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Bin Laden killing a symbolic victory

The President and officials watch in the Situation Room as the operation unfolds on May 2, 2011.

The world’s most wanted man, Osama bin Laden, is dead.  For ten years the face of global Islamist terror, bin Laden was finally cornered and shot dead by US Navy SEALS in a secure compound outside Islamabad in Pakistan.

It was a high-risk operation, not least for US President Barack Obama, who ordered bin Laden taken dead or alive.  If bin Laden had escaped, and Navy SEALS were killed, al Qaeda would have won a huge propaganda coup, and Obama would have faded into oblivion. As it turned out, this is Obama’s finest hour, virtually guaranteeing him a second presidential term. 

But it is not without its problems.  There are fears that bin Laden’s death may incite Islamist militants to carry out revenge attacks on Westerners, especially Christians, in Pakistan and elsewhere.

And news of the death of the mastermind of 9/11 brought hopes of a swift withdrawal of foreign troops from Afghanistan.  Those hopes are premature due to the extreme political and military destabilization that has occurred there since 2001.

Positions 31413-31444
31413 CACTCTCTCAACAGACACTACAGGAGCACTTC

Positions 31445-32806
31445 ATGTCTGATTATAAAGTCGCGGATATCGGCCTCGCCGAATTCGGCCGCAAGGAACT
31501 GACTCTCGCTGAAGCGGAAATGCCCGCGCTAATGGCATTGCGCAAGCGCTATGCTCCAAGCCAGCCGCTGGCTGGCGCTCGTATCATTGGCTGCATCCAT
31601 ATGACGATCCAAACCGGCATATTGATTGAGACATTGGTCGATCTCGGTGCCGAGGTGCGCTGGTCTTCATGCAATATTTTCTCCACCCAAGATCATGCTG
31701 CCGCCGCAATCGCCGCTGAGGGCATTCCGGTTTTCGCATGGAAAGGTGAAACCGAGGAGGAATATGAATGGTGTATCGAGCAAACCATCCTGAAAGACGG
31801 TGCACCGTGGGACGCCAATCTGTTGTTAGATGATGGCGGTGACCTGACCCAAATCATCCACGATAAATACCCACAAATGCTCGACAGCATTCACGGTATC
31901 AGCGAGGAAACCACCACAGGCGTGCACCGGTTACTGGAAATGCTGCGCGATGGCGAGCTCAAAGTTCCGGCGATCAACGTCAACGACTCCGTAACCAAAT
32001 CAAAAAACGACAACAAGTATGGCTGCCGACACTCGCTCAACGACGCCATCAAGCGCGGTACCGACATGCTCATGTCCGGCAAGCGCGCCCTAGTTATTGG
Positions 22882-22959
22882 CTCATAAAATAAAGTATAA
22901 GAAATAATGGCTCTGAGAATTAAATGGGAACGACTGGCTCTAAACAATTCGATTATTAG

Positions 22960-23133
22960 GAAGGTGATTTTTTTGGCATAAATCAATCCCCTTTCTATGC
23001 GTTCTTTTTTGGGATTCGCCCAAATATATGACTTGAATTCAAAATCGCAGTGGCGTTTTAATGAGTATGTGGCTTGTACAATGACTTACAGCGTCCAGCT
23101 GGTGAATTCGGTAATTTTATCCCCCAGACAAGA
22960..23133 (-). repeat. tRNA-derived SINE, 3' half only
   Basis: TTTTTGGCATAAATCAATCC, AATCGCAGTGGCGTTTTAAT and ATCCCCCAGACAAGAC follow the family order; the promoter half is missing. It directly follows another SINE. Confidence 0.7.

So: a major symbolic victory, but a small step on a long journey to peace and security.

Broadcast on 2CH Sydney, Sunday 8 May 2011.

Categories: Uncategorized

Rod Benson

Theologian, researcher, teacher, writer, foodie, husband, dad. Works at Moore Theological College.

1 reply

  1. Whilst no one agrees with what bin laden stood for- for what he wanted to achieve or for 9/11. His “murder” might be symbolic but in no way does it go anyway “forward” towards peace and security.

    In fact, things have become a lot worse after the invasion and his murder. More killing, more violence, more anti- american sentiment which, if one things about it- is exactly what bin laden wanted.

    just my 2 cents.

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